Airport screening raises privacy issue

Analysis of Secure Flight

The TSA will also offer people an opportunity to provide their date of birth and gender, so that if their name is the same or very similar to one the watch list the TSA can easily, and permanently, distinguish between them. TSA officials contend that with just a name, 95 percent of the matches against the watch list will be accurate. With a name and date of birth, that percentage goes up to 98.5 percent. Add date of birth, and officials insist there will 99.5 percent accuracy.

"Back in 2004, the TSA said this would cut random screening from 15 to 2 percent and to the extent that's even close to the correct scale of improvement, it will process everyone [through the security lines] more quickly from the nonsecure to the secure side of the airport," says Kevin Mitchell, chairman of the Business Travel Coalition in Radnor, Pa. "That's incredibly important."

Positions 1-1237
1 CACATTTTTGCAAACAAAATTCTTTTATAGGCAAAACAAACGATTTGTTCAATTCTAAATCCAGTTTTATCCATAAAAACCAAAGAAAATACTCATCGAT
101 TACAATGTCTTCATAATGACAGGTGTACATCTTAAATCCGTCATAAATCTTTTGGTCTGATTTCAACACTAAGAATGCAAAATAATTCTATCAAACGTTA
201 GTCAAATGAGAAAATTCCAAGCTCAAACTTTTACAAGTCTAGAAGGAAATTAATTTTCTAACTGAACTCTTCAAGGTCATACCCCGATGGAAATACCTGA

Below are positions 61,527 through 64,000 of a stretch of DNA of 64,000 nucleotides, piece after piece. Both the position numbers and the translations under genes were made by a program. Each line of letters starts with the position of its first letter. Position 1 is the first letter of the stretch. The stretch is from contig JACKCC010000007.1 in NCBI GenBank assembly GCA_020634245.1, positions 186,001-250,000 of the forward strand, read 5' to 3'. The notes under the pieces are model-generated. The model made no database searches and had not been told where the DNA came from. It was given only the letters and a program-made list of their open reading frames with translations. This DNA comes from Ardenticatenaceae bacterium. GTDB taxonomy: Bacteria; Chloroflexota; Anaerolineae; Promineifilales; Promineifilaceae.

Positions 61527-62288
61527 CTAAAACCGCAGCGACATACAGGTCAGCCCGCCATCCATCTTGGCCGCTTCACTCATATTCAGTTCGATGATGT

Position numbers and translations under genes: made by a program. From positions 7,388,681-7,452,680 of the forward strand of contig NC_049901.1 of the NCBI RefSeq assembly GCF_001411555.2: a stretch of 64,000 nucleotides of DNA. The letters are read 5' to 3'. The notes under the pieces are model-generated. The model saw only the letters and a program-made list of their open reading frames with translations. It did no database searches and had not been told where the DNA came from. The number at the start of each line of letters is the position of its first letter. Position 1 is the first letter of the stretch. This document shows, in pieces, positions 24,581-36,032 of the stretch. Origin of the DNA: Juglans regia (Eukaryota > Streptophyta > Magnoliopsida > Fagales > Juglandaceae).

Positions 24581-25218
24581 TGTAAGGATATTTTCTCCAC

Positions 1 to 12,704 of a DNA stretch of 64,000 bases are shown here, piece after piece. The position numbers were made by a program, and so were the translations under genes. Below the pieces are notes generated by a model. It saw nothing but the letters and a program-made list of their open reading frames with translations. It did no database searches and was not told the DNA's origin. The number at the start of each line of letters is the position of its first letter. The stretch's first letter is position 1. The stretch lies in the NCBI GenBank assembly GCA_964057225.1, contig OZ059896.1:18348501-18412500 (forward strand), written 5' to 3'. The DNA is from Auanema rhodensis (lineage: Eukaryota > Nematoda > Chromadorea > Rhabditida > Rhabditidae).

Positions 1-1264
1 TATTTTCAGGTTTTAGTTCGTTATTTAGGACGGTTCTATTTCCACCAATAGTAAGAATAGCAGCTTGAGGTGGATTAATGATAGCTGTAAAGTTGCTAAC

Mr. Mitchell and others are waiting for more detail before judging whether the new system will protect traveler's privacy, but Mitchell says it's a great improvement over the earlier version.

Many civil libertarians agree that it is a better program, but say there is still too much secrecy with Secure Flight.

"Whatever negative information the government has on US travelers that leads to greater scrutiny or even being kept off a plane is not disclosed to travelers," says Marc Rotenberg, executive director and president of the Electronic Privacy Information Center in Washington. "That's a fundamental privacy issue: It's basically the government having a secret file that adversely impacts you, and you can't see if it's accurate."

The TSA notes that travelers who feel they're unfairly being targeted by the watch list check program can file complaints at and ask to be removed from the list.

(c) Copyright 2007. The Christian Science Monitor

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